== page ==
... the thing that really enables individuals to engage with their job and the company they work for – a sense that their contribution is IMPORTANT. This feeling of significance, especially within a large company is absolutely vital if a member of staff is going to feel any real affinity and advocacy towards their paymasters. If you make your staff feel as though they are integral to the company’s values and goals then that’s when you have reached the high engagement holy grail. How Maslow's Hierarchy of Needs Influences Employee Engagement Steve Smith, HRZone, April 17, 2014
In Keep Your Building Technicians by Keeping Them Happy (School Library Journal, May 2000), I suggested 7 ways that may help keep good technical workers working for and with you. Had I been thinking, I could have arranged them on a hierarchy as Smith did in the chart and article above. (That was brilliant.)
Were I writing the article above today, I would add an 8th means of keeping techs - 8. Add increasing levels of responsibility to each person's job on a planned and regular basis. My young'ns working for me need to show on a resume that they have the skills needed for better jobs in the future. Yes, I want to grow people as well as run a good tech department.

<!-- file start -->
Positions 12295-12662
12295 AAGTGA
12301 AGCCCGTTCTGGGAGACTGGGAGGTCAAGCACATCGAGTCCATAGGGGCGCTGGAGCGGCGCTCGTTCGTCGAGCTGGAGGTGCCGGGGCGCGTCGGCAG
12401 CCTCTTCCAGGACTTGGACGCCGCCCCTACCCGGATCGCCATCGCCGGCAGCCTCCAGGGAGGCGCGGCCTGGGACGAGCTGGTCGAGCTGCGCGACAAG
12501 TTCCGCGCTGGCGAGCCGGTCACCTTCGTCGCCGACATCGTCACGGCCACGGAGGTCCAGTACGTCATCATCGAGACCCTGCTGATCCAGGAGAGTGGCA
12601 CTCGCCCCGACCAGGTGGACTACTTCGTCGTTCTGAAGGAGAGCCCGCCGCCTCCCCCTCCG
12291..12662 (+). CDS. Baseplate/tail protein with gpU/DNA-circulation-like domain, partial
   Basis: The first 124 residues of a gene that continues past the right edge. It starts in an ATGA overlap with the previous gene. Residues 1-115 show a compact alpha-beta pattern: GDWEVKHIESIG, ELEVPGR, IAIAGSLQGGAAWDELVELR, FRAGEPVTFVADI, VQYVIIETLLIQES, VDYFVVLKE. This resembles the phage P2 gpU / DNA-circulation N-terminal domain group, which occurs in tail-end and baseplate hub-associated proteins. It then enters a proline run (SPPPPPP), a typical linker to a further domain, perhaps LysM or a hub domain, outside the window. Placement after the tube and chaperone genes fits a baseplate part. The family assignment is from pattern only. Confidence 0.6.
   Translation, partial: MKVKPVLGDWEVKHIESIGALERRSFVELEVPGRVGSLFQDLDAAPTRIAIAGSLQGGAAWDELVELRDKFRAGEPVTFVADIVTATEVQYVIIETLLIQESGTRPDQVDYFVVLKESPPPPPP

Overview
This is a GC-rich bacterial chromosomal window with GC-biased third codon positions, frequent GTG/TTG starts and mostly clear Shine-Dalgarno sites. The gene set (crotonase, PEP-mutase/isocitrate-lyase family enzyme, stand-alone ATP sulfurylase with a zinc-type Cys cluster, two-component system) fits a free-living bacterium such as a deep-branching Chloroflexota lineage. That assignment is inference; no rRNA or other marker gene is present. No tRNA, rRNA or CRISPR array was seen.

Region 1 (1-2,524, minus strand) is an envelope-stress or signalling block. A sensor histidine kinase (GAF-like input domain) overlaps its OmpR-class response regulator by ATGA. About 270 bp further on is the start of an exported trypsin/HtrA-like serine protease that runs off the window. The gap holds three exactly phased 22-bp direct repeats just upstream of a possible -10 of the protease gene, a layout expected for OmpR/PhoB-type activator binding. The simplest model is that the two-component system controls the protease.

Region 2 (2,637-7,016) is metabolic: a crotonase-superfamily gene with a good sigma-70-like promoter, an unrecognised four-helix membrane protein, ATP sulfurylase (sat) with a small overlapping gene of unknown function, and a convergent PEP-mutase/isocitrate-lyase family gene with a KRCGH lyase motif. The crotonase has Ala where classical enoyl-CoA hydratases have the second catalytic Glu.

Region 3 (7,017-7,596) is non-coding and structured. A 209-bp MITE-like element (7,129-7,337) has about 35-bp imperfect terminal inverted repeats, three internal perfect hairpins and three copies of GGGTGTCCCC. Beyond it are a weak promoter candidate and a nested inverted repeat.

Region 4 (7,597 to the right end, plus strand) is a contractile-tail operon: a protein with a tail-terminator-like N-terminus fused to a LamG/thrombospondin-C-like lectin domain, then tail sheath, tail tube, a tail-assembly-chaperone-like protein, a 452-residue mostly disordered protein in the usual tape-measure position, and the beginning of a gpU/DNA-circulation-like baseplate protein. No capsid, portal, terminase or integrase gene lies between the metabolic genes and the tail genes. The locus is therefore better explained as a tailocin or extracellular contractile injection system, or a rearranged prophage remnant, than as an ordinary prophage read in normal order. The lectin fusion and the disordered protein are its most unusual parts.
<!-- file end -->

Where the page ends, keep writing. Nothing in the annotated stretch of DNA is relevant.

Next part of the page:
Good technical support people are no easier to find today that they work in 2000 or in 2014 - perhaps even more difficult know how demands for their services have increased as more businesses use technology in more sophisticate ways than ever before. In addition to good technical skills, our best staff also have empathy, communication and other human relation skills, including the very important ability to help others without making them feel stupid or incompetent. See also The DJ Factor. I take credit for only one piece of a great technology department - the ability to recognize and keep a great staff. Period. Remember:
Top salaries won't keep to staff. Top working environments that honor the upper levels of Maslow's Employee Hierarchy of needs might.